Is there a relationship between farming and health? Daphne Miller, M.D., discusses some surprising links between farming and health in her book, “Farmacology.” Dr. Miller became fascinated with sustainable farming as the organic craze swept the nation. In her book, she profiles a different type of farming in each chapter. At a California vineyard, Dr. Miller learned that forward-thinking farmers manage pests rather than “blasting” them out of the field. She contends this same philosophy can be applied to metastatic and invasive cancers. Dr. Miller also learned from an urban farmer in the Bronx that urban farming reduces rates of depression, allows the elderly to feel involved in the community and even absorbs some of the pollution in the atmosphere. Dr. Miller is an associate professor in the Department of Family Medicine at University of California San Francisco.
Should houses be pet-proofed for older pets? Healthy pets expert Elizabeth Murphy, DVM, joins host Barbara Lewis to talk about keeping elderly dogs and cats safe. Like humans, pets’ eyes, sense of taste and sense of hearing change as they age. Pets also have trouble going down the steps. Dr. Murphy suggests putting a contrasting color on the edge of the steps, so pets can see to go down safely. As a pet begins to lose its hearing, it may follow its owners around and become a bit annoying. To help with the constant following, Dr. Murphy suggests keeping the lights turned up so pets are able to see clearly.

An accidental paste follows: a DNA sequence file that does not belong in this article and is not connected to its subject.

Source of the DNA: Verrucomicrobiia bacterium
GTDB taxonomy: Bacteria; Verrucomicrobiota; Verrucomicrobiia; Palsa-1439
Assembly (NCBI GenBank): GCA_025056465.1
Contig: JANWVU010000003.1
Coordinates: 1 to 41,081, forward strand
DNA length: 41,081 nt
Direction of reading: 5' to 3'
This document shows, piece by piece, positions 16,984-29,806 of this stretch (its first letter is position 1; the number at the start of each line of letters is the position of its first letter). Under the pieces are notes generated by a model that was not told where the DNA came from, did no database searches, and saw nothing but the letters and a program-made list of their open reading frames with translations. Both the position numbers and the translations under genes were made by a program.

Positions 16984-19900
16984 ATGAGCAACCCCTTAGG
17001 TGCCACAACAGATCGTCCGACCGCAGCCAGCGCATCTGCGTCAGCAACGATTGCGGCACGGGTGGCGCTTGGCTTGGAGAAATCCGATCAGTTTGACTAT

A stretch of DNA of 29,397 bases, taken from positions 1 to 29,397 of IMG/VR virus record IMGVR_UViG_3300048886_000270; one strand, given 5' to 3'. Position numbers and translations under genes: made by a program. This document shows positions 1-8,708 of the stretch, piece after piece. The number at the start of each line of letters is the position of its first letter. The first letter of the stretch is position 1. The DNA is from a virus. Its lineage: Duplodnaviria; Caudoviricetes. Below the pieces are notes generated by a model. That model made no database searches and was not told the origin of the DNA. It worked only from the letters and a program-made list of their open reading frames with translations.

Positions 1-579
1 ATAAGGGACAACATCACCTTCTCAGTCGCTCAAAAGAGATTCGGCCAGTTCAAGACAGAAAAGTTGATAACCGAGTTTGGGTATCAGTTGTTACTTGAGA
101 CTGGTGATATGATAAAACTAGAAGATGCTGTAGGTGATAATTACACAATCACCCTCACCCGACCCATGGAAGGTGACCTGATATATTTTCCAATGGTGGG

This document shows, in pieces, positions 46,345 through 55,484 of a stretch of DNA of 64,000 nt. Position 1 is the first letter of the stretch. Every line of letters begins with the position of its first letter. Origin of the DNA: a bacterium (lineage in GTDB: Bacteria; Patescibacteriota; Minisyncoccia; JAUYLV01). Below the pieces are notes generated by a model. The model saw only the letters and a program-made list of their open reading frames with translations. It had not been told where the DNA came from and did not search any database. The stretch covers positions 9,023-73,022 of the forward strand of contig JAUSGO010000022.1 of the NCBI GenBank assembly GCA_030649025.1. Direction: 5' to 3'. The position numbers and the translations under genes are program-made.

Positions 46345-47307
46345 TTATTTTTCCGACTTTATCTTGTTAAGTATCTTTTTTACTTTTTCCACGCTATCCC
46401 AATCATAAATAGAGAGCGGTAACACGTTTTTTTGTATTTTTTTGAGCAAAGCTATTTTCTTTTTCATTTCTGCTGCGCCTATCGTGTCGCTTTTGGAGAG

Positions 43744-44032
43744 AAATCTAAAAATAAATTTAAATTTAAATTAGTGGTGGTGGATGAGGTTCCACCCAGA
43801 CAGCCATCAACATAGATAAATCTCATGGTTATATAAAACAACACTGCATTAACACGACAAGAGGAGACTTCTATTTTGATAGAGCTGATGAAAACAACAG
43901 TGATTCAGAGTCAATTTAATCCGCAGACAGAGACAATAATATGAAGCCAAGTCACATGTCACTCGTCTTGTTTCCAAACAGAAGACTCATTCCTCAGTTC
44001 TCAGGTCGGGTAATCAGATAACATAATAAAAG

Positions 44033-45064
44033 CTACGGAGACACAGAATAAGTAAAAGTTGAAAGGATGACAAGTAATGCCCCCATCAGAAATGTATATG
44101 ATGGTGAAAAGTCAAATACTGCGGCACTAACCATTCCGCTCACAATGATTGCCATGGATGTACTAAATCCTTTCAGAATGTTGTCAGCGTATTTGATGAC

“Sound Medicine” covers controversial ethics topics, breakthrough research studies and the day-to-day application of recent advancements in medicine. It’s also available via podcast and Stitcher Radio for mobile phones and iPads and posts updates on Facebook and Twitter.
Co-produced by the IU School of Medicine and WFYI Public Radio (90.1 FM) and underwritten in part by Indiana University-Purdue University Indianapolis, Sound Medicine airs on the following Indiana public radio stations: WBSB (Anderson, 89.5 FM), WFIU (Bloomington, 103.7 FM; Columbus, 100.7 FM; Kokomo, 106.1 FM; Terre Haute, 95.1 FM), WNDY (Crawfordsville, 91.3 FM), WVPE (Elkhart/South Bend, 88.1 FM), WNIN (Evansville, 88.3 FM), WBOI (Fort Wayne, 89.1 FM), WFCI (Franklin, 89.5 FM), WBSH (Hagerstown/New Castle, 91.1 FM), WFYI (Indianapolis), WBSW (Marion, 90.9 FM), WBST (Muncie, 92.1 FM), WBSJ (Portland, 91.7 FM), WLPR (Lake County, 89.1 FM) and WBAA (West Lafayette, 101.3 FM).
“Sound Medicine” is also broadcast on these public radio stations across the country: KSKA (Anchorage, Alaska), KTNA (Talkeetna, Alaska), KUHB (Pribilof Islands, Alaska), KUAF (Fayetteville and Fort Smith, Ark.), KIDE (Hoopa Valley, Calif.), KRCC (Colorado Springs, Colo.), KEDM (Monroe, La.), WCMU (Mount Pleasant, Mich.), KMHA (Four Bears, N.D.), WYSU (Youngstown, Ohio), KPOV (Bend, Ore.) and KEOS (College Station, Texas).
Please check local listings for broadcast dates and times.